Review Lyman, Robert, Iraq 1941, The Battles for Basra, Habbaniya, Fallujah and Baghdad, Oxford, Long Island: Osprey Publishing, 2006
At the start of World War II Iraq was part of England’s oil concessions and was a way station between east and west. Petroleum was produced in Kirkuk and shipped to the Mediterranean, and Persian oil went through the Shatt al-Arab waterway to the Persian Gulf. There was also the Habaniya air base in western Iraq’s Anbar province, which protected those interests and was a stopping point in the trip to India. Iraq was no longer a British Mandate, but London still played a dominant role in the country’s politics, economy and military.
That caused resentment amongst young Iraqi army officers who turned to pan-Arabism as a solution to English imperialism. Four colonels came together and became known as the Golden Square and threw the military’s weight behind politicians they supported and overthrew those they opposed. In 1941, they backed Prime Minister Ali Rashid al-Gaylani who shared the Golden Square’s anti-British sentiment. Germany and Italy were also actively courting Iraqis at this time via its ambassador in Baghdad Dr. Fritz Grobba and meetings in Berlin and Ankara. London took this threat seriously and tried to remove PM Gaylani from office. That led to a coup by the Golden Square in April 1941 that put the premier back in power. Gaylani and the Golden Square read the headlines and believed that the Axis powers were going to win the war, thus offering Iraq the opportunity to escape the hegemony of Great Britain. The Axis were looking for openings in the Middle East to weaken the British. Neither actually believed that this would lead to armed conflict. Both thought the British would withdraw due to their losses in Europe and North Africa. England on the other hand saw this as a serious threat not only to its hold on the region, but one that could isolate it from India, the jewel in its crown. This set the stage for the Anglo-Iraq War.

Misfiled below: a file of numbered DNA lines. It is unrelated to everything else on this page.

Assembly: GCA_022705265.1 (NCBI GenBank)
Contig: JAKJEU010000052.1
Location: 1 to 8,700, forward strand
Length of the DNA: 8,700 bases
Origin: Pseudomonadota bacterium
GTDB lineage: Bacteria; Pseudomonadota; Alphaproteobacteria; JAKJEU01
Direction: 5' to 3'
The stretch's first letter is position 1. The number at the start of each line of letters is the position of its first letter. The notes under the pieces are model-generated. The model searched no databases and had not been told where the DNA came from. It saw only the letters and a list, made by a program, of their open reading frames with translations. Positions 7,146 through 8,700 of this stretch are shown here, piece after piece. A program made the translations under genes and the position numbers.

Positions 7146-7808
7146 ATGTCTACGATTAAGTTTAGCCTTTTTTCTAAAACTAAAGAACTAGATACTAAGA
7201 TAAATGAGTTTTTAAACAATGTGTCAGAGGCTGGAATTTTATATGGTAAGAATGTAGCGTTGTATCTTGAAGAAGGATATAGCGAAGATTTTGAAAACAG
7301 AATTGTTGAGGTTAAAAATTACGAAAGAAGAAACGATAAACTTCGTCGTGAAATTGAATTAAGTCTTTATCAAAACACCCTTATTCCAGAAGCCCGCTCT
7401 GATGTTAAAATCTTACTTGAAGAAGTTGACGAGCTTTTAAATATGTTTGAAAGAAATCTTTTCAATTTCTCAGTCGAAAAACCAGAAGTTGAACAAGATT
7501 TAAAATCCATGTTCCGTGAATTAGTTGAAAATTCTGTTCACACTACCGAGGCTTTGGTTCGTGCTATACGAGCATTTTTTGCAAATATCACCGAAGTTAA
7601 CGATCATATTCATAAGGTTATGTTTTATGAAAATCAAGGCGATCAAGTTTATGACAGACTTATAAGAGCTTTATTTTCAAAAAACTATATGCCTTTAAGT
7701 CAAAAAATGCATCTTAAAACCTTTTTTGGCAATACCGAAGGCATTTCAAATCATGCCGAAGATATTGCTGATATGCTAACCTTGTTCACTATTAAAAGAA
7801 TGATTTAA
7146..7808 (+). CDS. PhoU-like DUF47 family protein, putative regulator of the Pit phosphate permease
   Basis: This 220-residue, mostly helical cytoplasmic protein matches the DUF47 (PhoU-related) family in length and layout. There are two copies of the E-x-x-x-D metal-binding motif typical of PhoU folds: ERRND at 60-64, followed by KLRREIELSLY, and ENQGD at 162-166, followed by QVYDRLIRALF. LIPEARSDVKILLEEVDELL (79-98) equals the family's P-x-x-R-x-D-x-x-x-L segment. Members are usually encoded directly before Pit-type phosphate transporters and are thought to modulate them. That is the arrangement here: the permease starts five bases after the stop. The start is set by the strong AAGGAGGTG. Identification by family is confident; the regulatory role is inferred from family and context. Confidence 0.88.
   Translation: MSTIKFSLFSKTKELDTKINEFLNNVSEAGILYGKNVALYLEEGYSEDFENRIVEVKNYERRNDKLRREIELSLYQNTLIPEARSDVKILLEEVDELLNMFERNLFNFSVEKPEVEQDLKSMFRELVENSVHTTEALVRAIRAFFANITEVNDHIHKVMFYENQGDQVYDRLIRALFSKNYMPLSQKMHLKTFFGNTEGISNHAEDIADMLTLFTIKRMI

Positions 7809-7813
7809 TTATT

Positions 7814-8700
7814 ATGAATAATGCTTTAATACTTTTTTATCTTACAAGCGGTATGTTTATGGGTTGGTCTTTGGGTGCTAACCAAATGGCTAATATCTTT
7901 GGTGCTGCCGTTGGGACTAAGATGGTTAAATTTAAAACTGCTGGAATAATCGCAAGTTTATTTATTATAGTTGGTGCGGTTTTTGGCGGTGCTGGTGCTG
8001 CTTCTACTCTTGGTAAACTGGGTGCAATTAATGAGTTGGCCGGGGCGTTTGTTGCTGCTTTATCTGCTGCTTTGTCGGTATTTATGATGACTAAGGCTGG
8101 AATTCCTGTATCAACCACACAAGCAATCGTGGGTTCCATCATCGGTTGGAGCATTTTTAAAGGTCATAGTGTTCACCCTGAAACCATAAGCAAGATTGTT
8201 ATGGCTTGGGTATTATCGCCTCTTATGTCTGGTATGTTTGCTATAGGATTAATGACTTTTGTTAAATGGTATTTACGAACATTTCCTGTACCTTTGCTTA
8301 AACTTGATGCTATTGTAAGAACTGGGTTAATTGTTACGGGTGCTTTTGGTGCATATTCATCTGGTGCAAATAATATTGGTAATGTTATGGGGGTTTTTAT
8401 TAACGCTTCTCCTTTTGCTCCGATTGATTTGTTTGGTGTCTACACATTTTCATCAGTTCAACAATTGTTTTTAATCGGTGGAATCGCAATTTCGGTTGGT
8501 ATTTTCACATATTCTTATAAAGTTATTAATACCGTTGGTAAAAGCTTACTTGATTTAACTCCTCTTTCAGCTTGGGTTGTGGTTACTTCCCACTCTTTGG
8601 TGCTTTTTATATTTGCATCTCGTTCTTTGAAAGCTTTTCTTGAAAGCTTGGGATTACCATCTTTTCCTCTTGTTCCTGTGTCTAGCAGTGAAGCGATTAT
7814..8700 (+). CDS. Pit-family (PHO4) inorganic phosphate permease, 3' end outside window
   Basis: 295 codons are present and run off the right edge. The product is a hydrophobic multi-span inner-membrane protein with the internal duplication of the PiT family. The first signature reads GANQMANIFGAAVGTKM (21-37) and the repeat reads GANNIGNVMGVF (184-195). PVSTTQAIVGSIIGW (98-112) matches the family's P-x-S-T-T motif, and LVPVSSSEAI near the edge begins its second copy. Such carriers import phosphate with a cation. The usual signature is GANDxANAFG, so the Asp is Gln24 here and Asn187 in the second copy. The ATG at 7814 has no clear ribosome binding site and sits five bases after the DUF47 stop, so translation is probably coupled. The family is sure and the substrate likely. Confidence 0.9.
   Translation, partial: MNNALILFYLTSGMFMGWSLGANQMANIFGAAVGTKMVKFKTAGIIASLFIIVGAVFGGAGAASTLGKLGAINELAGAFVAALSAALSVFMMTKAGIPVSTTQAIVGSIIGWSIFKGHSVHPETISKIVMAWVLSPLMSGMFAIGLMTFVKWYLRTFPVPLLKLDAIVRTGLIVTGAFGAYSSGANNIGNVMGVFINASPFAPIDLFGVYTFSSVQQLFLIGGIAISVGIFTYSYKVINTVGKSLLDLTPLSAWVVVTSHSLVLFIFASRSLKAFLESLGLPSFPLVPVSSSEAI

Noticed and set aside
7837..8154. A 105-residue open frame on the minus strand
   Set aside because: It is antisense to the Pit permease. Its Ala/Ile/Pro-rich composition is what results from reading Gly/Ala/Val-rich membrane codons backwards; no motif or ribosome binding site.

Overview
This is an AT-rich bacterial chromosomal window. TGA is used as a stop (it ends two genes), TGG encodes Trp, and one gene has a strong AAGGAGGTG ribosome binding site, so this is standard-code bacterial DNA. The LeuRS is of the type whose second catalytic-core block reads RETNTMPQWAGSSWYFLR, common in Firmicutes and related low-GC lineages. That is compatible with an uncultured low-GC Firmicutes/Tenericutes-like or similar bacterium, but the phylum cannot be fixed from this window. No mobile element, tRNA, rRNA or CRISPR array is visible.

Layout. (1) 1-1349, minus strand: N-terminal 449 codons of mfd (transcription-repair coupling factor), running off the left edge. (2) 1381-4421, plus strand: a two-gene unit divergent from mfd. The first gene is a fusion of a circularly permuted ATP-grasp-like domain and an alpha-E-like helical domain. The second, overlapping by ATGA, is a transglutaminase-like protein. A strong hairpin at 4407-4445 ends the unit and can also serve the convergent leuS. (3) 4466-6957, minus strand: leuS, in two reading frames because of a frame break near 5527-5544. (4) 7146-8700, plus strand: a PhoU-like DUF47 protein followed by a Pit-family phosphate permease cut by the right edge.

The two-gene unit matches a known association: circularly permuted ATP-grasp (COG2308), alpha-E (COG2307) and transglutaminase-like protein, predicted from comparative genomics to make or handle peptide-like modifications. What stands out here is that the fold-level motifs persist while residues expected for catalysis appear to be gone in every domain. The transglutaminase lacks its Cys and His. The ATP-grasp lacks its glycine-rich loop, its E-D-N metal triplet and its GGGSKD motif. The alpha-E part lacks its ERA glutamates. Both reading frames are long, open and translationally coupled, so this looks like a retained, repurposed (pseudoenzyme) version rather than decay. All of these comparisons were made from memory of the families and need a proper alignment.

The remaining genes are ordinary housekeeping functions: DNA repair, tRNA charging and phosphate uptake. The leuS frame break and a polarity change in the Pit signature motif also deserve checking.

Prime Minister Winston Churchill wanted to remove Gaylani and return a pro-British government to Baghdad. A small British force from Palestine and the Transjordan Arab Legion were sent to reinforce the Habaniya base, while the 10th Division from Indian landed in Basra under the Anglo-Iraq Treaty. Iraq responded by asking the Axis for aid and air support, and cutting off the flow of oil from Kirkuk. The Germans sent two squadrons of fighters and bombers to northern Iraq via Syria which was under control of the Vichy French as well as several trainloads full of weapons and ammunition, which ironically were never used. Even then, PM Gaylani did not want war. He demanded that the Indian forces move through Iraq for Palestine as quickly as possible, and sent troops to surround the Habaniya base hoping to pressure the British there to depart as well. The fighting started at the beginning of May when the British bombed the Iraqi forces outside Habaniya and Baghdad. The war then went through stages. The British were able to beat 9,000 Iraqi troops in Habaniya using air strikes. The British and Jordanian forces then moved east for the Battle of Fallujah towards their final destination Baghdad where they were to meet up with the Indian units moving north from Basra. Several times on this march German planes were deployed against them in air strikes. Gaylani and the Golden Square ended up fleeing. The English then moved onto Mosul and then Kirkuk, which eventually led to another campaign to free Syria of the Vichy. Everything was over in a month. Gaylani and the Golden Square failed to free Iraq of British influence, but their effort led to a war they didn’t want. Germany was not looking for a fight either, but did send military aid to an Iraqi military that didn’t seem to have a real plan, which helped lead to their defeat. England came out victorious and subdued what it thought was a serious move by Hitler that could have threatened Transjordan, Persia and ultimately India.
The Anglo-Iraq War is little known and Iraq 1941 does a good job not only breaking down the short conflict, but providing some background to what led to it. There is some great art work and some photos of the units involved as well. The book does focus upon the British forces more than the Iraqis and Germans, but it is a quick and easy read, and there is a bibliography with some good suggestions for further reading.